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Mother's Day Made Special for Some Children

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RALEIGH — Mother's Day gives many people the chance to tell their mothers how special they are.

But dozens of kids at the Masonic Home for Children in Oxford are not afforded that opportunity, so some volunteers helped them enjoy what otherwise could be a difficult holiday.

Katherine Wainwright, for example, couldn't be with her mother on Sunday.

"It's kind of hard, especially for the little kids. They don't take Mother's Day very well," she said.

Katherine and about 30 other kids she lives with spent the afternoon with their second family from the Masonic Home, and volunteers from the Exhange Club at Raleigh's Pullen Park, as a way to celebrate the day.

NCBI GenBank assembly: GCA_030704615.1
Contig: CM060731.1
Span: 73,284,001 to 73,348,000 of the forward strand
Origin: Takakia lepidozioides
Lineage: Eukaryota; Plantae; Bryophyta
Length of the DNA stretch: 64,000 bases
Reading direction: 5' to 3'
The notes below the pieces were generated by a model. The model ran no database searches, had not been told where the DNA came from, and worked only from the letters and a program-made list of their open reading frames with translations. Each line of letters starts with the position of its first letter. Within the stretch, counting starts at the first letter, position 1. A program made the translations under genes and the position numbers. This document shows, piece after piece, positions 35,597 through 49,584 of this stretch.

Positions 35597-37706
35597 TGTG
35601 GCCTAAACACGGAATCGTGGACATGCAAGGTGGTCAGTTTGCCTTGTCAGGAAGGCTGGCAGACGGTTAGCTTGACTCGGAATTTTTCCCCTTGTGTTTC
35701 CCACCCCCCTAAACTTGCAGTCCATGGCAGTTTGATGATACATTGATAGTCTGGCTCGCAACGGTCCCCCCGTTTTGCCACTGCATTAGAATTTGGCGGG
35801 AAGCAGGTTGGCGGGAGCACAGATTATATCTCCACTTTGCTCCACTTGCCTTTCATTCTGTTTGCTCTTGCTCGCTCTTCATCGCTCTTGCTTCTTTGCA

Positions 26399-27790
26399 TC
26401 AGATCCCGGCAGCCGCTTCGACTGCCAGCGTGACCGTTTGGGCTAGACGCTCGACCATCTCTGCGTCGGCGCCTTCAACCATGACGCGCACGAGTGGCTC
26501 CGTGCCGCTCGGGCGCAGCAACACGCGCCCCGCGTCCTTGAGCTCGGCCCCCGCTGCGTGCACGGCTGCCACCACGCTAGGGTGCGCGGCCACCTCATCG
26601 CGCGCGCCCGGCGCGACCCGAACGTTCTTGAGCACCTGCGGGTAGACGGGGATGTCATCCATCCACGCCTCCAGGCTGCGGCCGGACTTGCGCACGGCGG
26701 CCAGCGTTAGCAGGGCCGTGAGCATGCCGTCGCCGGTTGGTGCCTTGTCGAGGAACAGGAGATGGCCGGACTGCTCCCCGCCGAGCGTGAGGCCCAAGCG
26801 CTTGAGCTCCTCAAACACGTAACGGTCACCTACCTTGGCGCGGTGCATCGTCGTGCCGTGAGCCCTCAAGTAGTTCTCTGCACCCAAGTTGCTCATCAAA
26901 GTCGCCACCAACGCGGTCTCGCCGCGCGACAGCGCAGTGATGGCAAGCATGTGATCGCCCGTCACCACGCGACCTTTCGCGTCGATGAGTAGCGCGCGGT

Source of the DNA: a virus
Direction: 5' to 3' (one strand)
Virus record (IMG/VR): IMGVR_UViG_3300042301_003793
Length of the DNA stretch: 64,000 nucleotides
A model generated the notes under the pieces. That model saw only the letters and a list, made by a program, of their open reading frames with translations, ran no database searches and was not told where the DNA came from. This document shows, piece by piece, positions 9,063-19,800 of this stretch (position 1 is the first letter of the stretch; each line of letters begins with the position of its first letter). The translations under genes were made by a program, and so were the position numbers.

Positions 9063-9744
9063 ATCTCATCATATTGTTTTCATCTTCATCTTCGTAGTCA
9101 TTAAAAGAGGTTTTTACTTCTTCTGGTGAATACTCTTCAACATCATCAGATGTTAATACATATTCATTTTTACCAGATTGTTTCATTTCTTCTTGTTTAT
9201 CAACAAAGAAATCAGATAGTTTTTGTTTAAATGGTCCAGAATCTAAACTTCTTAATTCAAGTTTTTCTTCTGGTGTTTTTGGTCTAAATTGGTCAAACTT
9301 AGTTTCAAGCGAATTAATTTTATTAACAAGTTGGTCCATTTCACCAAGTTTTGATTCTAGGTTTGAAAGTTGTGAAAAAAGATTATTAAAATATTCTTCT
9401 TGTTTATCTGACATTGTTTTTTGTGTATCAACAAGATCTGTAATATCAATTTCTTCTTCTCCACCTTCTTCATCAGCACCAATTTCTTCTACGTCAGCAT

"A lot of people don't get time to spend with their mothers because they're at the home, so it gives them enough time to spend with their cottage parents -- who act like their mothers," Katherine said.

The Exchange Club has brought children from the Masonic Home to Pullen Park every Mother's Day for 16 years.

Some of the children are orphans. Others, like Katherine, moved to Oxford because of problems at home.

"A lot of the kids from Oxford do not have mothers, because of broken homes and different reasons," said volunteer Hal Thompson. "So we feel it's an appropriate time to help keep them from some bad memories."

Rosalyn Peele remembers those feelings well. She lived at the Masonic Home 48 years ago. She says she understands how difficult Mother's Day can be for some of these kids.

"It's just a wonderful opportunity for the kids to know there is outside things," she said. "We didn't have that opportunity when I was there."


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